Dizziness is a feeling of lightheadedness or near-fainting that can be quite short or last for varying lengths of time. People sometimes confuse dizziness with vertigo or disequilibrium. Vertigo is a spinning sensation, as if the room were spinning or the ground were moving under your feet. Disequilibrium refers to a loss of balance. While both conditions can cause feelings of dizziness, technically they are distinct from dizziness itself.
Dizziness is fairly common, and short episodes are usually nothing serious. You can feel dizzy due to skipping meals; dehydration; or a sudden drop in blood pressure, such as when you stand up too quickly and get lightheaded. Other causes of occasional dizziness include migraines; anxiety; stress; allergies; ear infections; anemia; heavy periods; and some medications, including certain antibiotics, antidepressants and blood pressure medications.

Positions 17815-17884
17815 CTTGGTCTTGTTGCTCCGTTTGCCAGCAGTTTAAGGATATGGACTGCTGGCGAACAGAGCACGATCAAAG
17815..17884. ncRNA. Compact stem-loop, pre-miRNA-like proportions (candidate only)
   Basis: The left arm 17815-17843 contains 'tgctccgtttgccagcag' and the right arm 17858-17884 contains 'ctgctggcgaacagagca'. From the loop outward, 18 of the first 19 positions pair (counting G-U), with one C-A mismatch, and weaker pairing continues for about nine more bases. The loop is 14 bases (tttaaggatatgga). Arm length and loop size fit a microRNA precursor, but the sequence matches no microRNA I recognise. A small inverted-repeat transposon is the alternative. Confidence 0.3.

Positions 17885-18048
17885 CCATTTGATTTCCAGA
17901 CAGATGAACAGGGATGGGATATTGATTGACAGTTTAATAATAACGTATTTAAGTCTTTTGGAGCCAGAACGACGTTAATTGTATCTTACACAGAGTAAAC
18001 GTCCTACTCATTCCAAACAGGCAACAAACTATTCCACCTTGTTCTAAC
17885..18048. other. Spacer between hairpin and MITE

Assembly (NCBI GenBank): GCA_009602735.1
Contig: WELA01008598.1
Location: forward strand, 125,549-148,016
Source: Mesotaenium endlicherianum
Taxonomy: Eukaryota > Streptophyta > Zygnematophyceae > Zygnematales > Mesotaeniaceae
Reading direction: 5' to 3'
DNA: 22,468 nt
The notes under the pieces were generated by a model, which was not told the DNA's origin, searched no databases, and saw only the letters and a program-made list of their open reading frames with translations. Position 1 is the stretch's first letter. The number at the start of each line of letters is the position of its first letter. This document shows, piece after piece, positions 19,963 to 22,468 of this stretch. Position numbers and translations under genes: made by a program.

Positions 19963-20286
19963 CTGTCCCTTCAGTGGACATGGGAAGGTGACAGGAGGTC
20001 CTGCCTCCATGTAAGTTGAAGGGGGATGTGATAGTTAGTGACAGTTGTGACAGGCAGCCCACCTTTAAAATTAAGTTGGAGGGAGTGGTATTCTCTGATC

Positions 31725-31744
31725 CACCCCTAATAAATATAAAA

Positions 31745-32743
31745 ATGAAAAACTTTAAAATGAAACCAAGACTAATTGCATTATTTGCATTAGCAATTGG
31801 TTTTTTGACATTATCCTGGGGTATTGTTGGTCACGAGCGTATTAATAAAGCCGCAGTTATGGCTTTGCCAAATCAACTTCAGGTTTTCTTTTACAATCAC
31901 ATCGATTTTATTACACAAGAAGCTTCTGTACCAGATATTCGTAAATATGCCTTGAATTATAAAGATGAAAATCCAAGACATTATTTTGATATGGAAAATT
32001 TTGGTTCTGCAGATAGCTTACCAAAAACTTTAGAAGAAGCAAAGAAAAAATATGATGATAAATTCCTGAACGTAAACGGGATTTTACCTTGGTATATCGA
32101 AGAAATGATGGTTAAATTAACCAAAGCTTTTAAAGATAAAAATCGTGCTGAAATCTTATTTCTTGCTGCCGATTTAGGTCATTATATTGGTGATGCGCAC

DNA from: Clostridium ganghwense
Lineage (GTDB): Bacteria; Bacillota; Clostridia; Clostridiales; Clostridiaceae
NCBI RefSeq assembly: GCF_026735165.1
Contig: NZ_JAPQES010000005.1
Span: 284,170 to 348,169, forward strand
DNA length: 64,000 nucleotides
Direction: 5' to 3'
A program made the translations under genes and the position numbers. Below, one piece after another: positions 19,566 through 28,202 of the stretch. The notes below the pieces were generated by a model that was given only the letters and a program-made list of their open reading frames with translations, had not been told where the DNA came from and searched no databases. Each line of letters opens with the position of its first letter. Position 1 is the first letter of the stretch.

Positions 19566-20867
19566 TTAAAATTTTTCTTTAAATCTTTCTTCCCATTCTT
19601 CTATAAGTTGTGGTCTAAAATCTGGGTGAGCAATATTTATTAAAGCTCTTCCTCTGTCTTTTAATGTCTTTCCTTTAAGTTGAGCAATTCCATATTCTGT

If dizziness becomes frequent and prolonged, or is accompanied by other symptoms, it could be a sign of a more serious condition. A drop in blood sugar, for example, can cause dizziness, and low blood sugar is a common occurrence in people with diabetes, often accompanied by symptoms like hunger, sweating and shakiness. Low blood sugar also can occur, although much less commonly, in people without diabetes.
If you experience dizziness with double vision; vomiting; or weakness, numbness or difficulty in using your arms and legs, seek medical help right away. If you experience back pain, shortness of breath or fainting with dizziness, it could be a sign of a heart attack, especially in women. Frequent dizziness also can be a sign of certain nervous system problems, such as peripheral neuropathy or multiple sclerosis, or of a tumor in the inner ear or brain.
If your dizziness is associated with spinning sensations or a feeling that the room is moving around you, it could be caused by problems with how your inner ear sends messages to the brain, a condition called benign paroxysmal positional vertigo; by too much fluid in the inner ear, typical of Meniere’s disease; or by inflammation of the nerves in your ear, known as labyrinthitis.
The bottom line is, if your dizzy spells are concerning to you in any way, be sure to talk to your healthcare provider.